17th September 1945: Soldiers of the Australian 2/31st Battalion pass through Bandjermasin in Borneo as they take responsibility for the island after the surrender of Japan in the Second World War. It was reported they were given an enthusiastic welcome by the locals.
I had the opportunity to attend a special screening of Danger Close – The Battle of Long Tan last night with some Vietnam veterans (including my father) and other members of the Australian Defence Force. They actually had a counsellor there just in case, and now I understand why – it was quite the experience.
Long Tan is the best-known battle Australia (and New Zealand) fought in the Vietnam War, but I was still amazed both by the quality of the movie, and the actors in it. The “face” of the movie is Major Harry Smith, played by Travis Fimmel, of Vikings fame.
In the 1960s my father was an armoured personnel carrier driver stationed in Nui Dat, which is the base under attack in the movie. He later fought another major battle only a few kilometres from the base: Binh Ba, which had its fiftieth anniversary this year.
It was amazing to see people my father knows portrayed on the big screen, and to know people who consulted on the film.
I would strongly recommend this movie, as long as you’re prepared for it. It’s very confronting, and that much sadder because none of it is fiction.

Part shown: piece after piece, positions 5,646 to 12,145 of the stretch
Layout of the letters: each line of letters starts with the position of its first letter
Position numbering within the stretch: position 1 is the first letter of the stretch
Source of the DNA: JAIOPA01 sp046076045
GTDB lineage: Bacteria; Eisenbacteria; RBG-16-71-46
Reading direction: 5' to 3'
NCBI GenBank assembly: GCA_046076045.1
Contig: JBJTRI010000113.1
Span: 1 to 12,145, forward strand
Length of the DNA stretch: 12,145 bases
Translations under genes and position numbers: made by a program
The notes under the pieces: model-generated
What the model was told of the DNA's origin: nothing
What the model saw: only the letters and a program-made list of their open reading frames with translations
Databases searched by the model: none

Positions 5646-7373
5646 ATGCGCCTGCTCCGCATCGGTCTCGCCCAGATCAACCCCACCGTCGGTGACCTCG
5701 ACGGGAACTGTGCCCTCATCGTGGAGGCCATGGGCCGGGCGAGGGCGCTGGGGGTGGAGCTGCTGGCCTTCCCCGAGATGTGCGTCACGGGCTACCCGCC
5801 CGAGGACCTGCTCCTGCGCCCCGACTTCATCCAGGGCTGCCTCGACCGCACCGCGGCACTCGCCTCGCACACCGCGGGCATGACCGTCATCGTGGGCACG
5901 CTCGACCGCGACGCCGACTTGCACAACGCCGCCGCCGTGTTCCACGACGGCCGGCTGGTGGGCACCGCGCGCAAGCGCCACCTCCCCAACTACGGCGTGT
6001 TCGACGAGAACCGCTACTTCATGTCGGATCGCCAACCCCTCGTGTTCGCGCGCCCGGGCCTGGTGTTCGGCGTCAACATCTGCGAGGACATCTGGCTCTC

“Three Korean “comfort girls” (captured in Burma), photographed while being interrogated by Capt. Won Loy Chan (San Francisco, California), Tech. Sgt. Robert Honda (Hawaii) and Sgt. Hirabayashi (Seattle, Washington), all of the G-2 Myitkyina Task Force of the U.S. Army.”
US President Richard Nixon’s historic visit to China in 1972 resulted in significant changes in relations between the two countries.
During the visit, Nixon and his wife attended a performance of the communist ballet Red Detachment of Women. The ballet, based on a 1961 film of the same name, which itself was based on a book, was staged on the 22nd of February, 1972.
Red Detachment of Women, one of only a few ballets permitted in China during the Cultural Revolution, is still in the repertoire of the National Ballet of China.
22nd December 1937: Locals in Nanking, China clean up after the retreat of the Chinese army. The image appeared in a January 1938 edition of Japanese news picture magazine Asahi Graph. Japan had defeated China in the Battle of Nanking earlier in the month.
Despite promises that civilians wouldn’t be harmed, by the time the image was published Japanese soldiers had killed between 40 000 and 300 000 people in what would become known as the Rape of Nanking, or the Nanking Massacre.